On a completely different note, many smaller scale (HO and below) modelers can find a broad assortment of foldable paper kits. Some are pre-punched or die-cut with embossed brick detail, while other equally complex or simple kits are available as a downloadable graphic that you can resize and print yourself. A little research on the net may even turn up some free paper “foldables” ready to print.

Kit Bashing

Sometimes you’ll find a kit that is similar to what you need but not quite, or perhaps you need a structure that is one and a half times as big. This is an occasion for kit-bashing. Kit bashing is the process of physically modifying a model by cutting and removing or adding new parts. The parts you add may be from a second similar kit, a different kit, or even parts you’ve designed and created yourself. This process often requires familiarity with cutting tools like a razor saw or a jeweler’s saw, as well as old favorites like the X-acto knife. Prospective kit bashers should try a simple project first, like lengthening or shortening some walls before descending into an all-out ambitious adventure. Spend extra time on your design and measurement process, because the old adage about “measure twice, cut once” has a lot of weight in the kit-bashing arena. Many model railroad magazines have articles on different kit-bash projects. If you have the perseverance to follow the project through from start to completion, the kit-bashing process can be very satisfying.

Scratch Building

Once you’ve eliminated kits and pre-built structures to fill your needs, there is only one recourse – scratch-building. This can involve anything from a brutally ambitious kit-bash of which very little is left of the original kit, to using all original materials and making every component by hand. Model railroaders are apt to use anything and everything to create their scratch-built masterpieces. The most common elements, and also the easiest to work, with are pre-cut strips and sheets of wood and styrene plastic. If a project has repetitive components, like columns, for example, you could make one detailed master and then cast using silicon rubber and urethane resin. Fortunately, some companies have seen the opportunity to create and sell handy components for the scratch-builder. Plastruct and Grandt Line have extensive catalogs of architectural details including windows and doors. Other suppliers make laser cut shingles or sheets of textured material to imitate brick, stone, and even stained glass.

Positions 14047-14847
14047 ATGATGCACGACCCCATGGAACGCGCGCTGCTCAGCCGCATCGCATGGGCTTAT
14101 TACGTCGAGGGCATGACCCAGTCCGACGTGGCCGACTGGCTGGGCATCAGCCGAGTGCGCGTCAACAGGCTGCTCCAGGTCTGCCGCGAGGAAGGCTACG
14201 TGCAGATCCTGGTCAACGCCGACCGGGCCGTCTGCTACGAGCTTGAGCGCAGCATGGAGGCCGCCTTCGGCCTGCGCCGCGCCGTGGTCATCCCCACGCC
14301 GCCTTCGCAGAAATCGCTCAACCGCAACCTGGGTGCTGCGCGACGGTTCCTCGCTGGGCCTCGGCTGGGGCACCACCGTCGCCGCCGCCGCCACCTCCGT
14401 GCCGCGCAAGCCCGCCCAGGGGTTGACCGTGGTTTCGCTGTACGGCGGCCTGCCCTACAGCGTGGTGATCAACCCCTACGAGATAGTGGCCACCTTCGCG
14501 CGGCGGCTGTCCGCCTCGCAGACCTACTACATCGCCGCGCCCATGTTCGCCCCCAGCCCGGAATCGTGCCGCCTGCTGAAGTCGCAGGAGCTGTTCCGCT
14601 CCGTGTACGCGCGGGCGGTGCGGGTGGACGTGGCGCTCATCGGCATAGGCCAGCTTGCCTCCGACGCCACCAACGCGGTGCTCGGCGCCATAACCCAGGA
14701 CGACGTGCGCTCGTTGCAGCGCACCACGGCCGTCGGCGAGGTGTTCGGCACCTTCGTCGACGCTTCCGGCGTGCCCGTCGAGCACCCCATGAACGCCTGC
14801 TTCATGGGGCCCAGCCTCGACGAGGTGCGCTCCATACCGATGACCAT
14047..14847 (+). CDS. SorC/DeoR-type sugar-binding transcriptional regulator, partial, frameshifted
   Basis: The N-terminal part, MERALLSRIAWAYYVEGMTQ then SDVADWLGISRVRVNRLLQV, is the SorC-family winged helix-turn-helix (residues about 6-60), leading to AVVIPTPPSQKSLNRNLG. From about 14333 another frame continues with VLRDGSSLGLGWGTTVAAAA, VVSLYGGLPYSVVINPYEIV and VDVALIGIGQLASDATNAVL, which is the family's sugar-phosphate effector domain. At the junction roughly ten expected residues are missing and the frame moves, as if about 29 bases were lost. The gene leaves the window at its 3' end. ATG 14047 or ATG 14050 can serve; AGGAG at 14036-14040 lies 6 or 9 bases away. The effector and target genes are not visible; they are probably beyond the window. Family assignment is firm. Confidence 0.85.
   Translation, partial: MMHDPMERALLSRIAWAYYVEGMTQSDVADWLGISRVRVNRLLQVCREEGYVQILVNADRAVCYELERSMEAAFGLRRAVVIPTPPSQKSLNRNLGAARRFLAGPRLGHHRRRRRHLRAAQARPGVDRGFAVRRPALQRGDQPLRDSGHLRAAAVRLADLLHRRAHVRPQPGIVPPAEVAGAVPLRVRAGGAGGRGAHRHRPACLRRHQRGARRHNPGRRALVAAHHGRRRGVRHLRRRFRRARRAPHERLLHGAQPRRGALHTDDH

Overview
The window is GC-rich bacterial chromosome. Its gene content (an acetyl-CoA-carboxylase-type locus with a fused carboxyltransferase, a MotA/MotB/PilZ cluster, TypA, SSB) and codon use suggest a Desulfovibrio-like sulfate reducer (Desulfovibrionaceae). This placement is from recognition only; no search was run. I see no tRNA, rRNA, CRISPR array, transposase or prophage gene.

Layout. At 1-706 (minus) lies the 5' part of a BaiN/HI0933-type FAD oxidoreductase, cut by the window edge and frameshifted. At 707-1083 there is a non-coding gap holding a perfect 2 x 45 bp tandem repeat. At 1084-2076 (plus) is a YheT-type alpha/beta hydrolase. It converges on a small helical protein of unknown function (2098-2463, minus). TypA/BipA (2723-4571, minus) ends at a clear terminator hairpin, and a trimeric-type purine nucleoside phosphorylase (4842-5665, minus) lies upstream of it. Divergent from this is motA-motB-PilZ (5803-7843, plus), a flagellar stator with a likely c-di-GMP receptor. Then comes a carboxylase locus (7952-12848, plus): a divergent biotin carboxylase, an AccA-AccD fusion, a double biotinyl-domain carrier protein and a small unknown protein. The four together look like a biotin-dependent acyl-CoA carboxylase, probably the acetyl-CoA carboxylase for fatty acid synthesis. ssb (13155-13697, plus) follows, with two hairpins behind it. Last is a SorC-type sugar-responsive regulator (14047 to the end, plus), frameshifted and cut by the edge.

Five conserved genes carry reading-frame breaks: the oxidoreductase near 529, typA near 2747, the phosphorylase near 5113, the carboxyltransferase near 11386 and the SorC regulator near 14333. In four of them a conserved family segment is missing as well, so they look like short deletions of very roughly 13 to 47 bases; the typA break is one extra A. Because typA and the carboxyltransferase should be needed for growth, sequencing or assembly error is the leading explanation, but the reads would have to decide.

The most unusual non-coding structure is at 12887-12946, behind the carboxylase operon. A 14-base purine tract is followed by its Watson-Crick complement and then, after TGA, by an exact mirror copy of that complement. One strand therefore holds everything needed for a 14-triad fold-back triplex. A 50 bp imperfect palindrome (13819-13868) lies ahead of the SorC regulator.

This Glass-roofed station with detailed interior, from the same layout as the city above, is a complete  scratch-build, designed in CAD, cut by laser, and assembled by our model specialists. Photo by SMARTT

This Glass-roofed station with detailed interior, from the same layout as the city above, is a complete scratch-build, designed in CAD, cut by laser, and assembled by our model specialists. Photo by SMARTT

Conclusion

Ultimately, these are the routes you can go through to populate your layout with structures. This applies not just to buildings, but bridges, power towers, and accessories as well. If you cannot find what you need in a pre-built structure, you are going to have to consider the idea of a kit or a scratch-built structure. But what if you don’t have the time, tools, or talent to do this on your own? This is where a company like SMARTT  comes in.

We can build or custom build structures to meet your needs, whether they’re based on real buildings that exist already or fantasy structures that you would like to see take form. We also have the capacity to custom design parts to be laser cut, machined by a CNC router, or even photo-etched to fill the design needs. Of course, this is a very labor intensive process, so it works out to be more economical as part of a layout project, but if you want your dream structure badly enough, it can be built. SMARTT  makes dreams come true.


from the January, 2012 SMARTT Newsletter